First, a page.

5 Unforgettable Red Sox vs Yankees Games
There aren’t many rivalries in sports like the one between the New York Yankees and Boston Red Sox. These teams are always competing for AL East supremacy, leading to some heated battles. Every Yankees vs Red Sox game seems to carry extra meaning, especially since the fans on both sides hate one another more than the players do. It’s no wonder that Yankees vs Red Sox tickets are always at a premium because every game in this rivalry has a chance to become an instant classic. If you’re looking for proof of that, look no further than these five unforgettable Yankees vs Red Sox games.
Game 3, 2003 ALCS
There have been several scuffles and bench-clearing incidents between the Yankees and Red Sox over the years, but not many of them took place during such a high-stakes moment like the 2003 ALCS. Pitching for the Yankees at Fenway Park, former Red Sox ace Roger Clemens threw a pitch to Manny Ramirez that Ramirez thought was a little too inside. Ramirez charged the mound and the benches quickly cleared. While the two teams quarreled, Yankees bench coach Don Zimmer took a run at Boston’s Pedro Martinez, who was the Red Sox starting pitcher in the game. Martinez side-stepped out of Zimmer’s way and shoved the 72-year-old to the ground. That moment was equal parts puzzling and memorable. Ultimately, the delay lasted 13 minutes and Fenway Park had to cease beer sales before the game resumed.
As for the game itself, Clemens gave up two runs in the first inning before things settled into a pitchers duel between him and Martinez. After trailing 2-0, the Yankees came back to take a 4-2 lead, eventually winning 4-3 with Mariano Rivera getting the save to put the Yankees up 2-1 in the series. However, the drama continued in the middle of the 9th inning. Yankees outfielder Karim Garcia, who was hit by a pitch early in the game, and reliever Jeff Nelson got into a scrap with a member of the Red Sox groundskeeper that ended with Garcia’s hand being cut and the groundskeeper going to the hospital because of cleat marks on his back.
Game 4, 2004 ALCS
The Yankees were just three outs away from sweeping the Red Sox in the 2004 ALCS. Nursing a 4-3 lead with Mariano Rivera on the mound in the 9th, Kevin Millar drew a walk, allowing Dave Roberts to enter the game as a pinch-runner. Roberts stole second base, enabling him to score on a single from Bill Mueller, sending the game to extra innings. The game remained tied until the bottom of the 12th when David Ortiz hit a two-run home run to keep the series alive. The stolen base by Roberts turned out to be the turning point in the series. Boston would win three more games to reach the World Series, eventually sweeping the Cardinals to end their 86-year championship drought.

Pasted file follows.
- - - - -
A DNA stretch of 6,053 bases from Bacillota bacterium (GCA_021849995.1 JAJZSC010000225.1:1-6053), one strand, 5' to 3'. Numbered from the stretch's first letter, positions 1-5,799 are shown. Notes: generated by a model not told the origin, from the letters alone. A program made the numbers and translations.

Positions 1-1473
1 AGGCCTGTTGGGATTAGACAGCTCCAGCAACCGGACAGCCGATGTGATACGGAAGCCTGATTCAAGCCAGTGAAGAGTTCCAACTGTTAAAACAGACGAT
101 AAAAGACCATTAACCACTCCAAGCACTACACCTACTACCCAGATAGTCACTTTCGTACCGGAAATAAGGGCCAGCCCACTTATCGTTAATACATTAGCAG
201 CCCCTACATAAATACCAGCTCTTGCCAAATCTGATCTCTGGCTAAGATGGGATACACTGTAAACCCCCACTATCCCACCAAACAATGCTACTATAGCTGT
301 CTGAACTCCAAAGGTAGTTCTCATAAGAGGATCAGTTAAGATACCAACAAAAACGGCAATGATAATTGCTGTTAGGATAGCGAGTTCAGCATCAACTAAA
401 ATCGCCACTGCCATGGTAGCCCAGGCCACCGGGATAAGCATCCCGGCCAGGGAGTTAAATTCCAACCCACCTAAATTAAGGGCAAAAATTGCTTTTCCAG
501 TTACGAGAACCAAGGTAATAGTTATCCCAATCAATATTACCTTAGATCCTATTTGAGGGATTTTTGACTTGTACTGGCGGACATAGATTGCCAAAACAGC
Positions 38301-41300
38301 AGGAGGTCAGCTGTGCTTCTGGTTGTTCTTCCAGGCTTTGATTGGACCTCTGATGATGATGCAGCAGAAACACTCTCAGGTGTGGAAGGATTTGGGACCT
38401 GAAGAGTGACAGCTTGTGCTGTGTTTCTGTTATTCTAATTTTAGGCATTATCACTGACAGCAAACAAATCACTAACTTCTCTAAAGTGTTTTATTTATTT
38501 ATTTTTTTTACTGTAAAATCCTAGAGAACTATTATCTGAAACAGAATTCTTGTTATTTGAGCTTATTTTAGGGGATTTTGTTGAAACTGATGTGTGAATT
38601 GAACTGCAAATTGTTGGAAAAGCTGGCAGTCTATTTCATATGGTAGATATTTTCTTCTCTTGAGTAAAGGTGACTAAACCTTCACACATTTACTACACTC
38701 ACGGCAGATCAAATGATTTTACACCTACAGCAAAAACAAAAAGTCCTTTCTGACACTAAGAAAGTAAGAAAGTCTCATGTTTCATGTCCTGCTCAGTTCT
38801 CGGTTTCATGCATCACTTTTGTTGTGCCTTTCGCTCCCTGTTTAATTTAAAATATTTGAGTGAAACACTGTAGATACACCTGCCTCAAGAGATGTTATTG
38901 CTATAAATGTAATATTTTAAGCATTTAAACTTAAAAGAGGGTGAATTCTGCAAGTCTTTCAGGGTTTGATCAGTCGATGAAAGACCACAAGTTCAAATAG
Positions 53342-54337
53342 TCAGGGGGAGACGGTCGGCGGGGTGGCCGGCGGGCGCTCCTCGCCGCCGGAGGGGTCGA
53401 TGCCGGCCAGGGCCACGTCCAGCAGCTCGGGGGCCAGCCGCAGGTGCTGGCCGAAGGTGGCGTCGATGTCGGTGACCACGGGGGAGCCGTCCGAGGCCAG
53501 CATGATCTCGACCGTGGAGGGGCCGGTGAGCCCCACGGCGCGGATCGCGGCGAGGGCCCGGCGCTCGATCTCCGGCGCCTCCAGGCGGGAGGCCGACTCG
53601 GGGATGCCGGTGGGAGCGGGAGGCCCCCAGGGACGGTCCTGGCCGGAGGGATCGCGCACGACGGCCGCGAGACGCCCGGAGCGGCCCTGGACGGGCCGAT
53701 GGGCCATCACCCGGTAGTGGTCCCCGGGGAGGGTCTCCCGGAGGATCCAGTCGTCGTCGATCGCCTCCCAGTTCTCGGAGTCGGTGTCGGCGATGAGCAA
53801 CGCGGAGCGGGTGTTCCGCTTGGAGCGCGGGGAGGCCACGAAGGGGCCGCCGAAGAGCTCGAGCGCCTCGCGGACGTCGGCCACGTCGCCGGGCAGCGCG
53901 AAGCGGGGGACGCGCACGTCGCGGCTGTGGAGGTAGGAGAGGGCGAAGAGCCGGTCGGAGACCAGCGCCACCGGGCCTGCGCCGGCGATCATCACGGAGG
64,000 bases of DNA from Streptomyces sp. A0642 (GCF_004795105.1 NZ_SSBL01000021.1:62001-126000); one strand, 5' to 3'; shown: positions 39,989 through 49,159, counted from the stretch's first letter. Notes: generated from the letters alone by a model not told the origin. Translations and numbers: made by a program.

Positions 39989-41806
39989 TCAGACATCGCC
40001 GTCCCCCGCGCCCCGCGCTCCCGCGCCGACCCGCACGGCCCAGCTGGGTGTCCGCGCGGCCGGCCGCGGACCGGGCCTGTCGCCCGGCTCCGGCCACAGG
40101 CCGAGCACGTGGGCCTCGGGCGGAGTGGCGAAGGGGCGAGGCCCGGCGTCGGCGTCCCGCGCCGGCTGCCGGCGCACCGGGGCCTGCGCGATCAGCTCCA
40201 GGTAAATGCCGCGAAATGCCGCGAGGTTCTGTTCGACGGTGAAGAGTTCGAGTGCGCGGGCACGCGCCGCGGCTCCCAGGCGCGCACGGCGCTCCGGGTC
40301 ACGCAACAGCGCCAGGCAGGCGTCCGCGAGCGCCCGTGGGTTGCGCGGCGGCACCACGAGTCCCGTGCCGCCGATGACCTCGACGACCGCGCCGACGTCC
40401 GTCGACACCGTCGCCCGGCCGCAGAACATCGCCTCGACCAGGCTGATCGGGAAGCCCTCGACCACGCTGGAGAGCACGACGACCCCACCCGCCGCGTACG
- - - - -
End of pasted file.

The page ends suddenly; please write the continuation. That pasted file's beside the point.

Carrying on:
Game 6, 2004 ALCS
Known colloquially as “The Bloody Sock Game,” this was perhaps the most memorable game in the epic 2004 ALCS that saw the Red Sox erase a 3-0 series deficit with four straight wins. Boston’s Curt Schilling got knocked around by the Yankees in Game 1, but the Red Sox needed him to bounce back in Game 6 despite struggling with an ankle injury. Schilling was able to gut it out for seven innings, allowing just one run. By the end of his performance, the white sock Schilling was wearing was noticeably soaked in blood, giving fans watching a good indication of the pain he was dealing with on the mound. The Red Sox led 4-1 in the 8th inning when the Yankees looked to rally. In another notable play, New York’s Alex Rodriguez slapped the arm of Red Sox reliever Bronson Arroyo, knocking the ball out of his glove after Arroyo fielded a ground ball and made a play to tag Rodriguez. After a long discussion, the umpires ruled Rodriguez out for interference, ending the rally. Boston would win the game 4-2 to tie the series 3-3, ultimately winning Game 7 to complete the historic comeback.
Game 7, 2003 ALCS
The brawl in Game 3 of the 2003 ALC was just the appetizer for the rest of the series. Not only did the series go to seven games, but Game 7 went to extra innings after the Yankees scored three runs in the bottom of the 8th inning to tie the game 5-5. In the bottom of the 11th, Aaron Boone, who was acquired via a midseason trade, launched a home run against Boston’s Tim Wakefield. It was a rare walk-off home run to end a postseason series and has become one of the most memorable home runs in playoff history, keeping the Curse of the Bambino alive for one more year.
One-Game Tiebreaker, 1978
The first winner-take-all game between the Yankees and Red Sox might be the most memorable. The Red Sox looked poised to run away with the AL East in 1978, leading the division by as many as 14 games in July. But the Yankees didn’t give up and got hot down the stretch to tie Boston and force a one-game playoff to determine the division winner. A coin toss gave the Red Sox home-field advantage, and despite facing 25-game winner Ron Guidry, Boston led 2-0 after six innings. But with two runners on base, Bucky Dent hit a home run over the Green Monster, playing the role of unlikely hero after hitting just .125 over his previous 20 games. The Yankees added two more runs and then withstood a late rally from the Red Sox to secure a 5-4 win and the AL East crown. New York would eventually win the World Series while the Red Sox had even more proof of a curse. To this day, Boston sports fans despise Dent for his home run.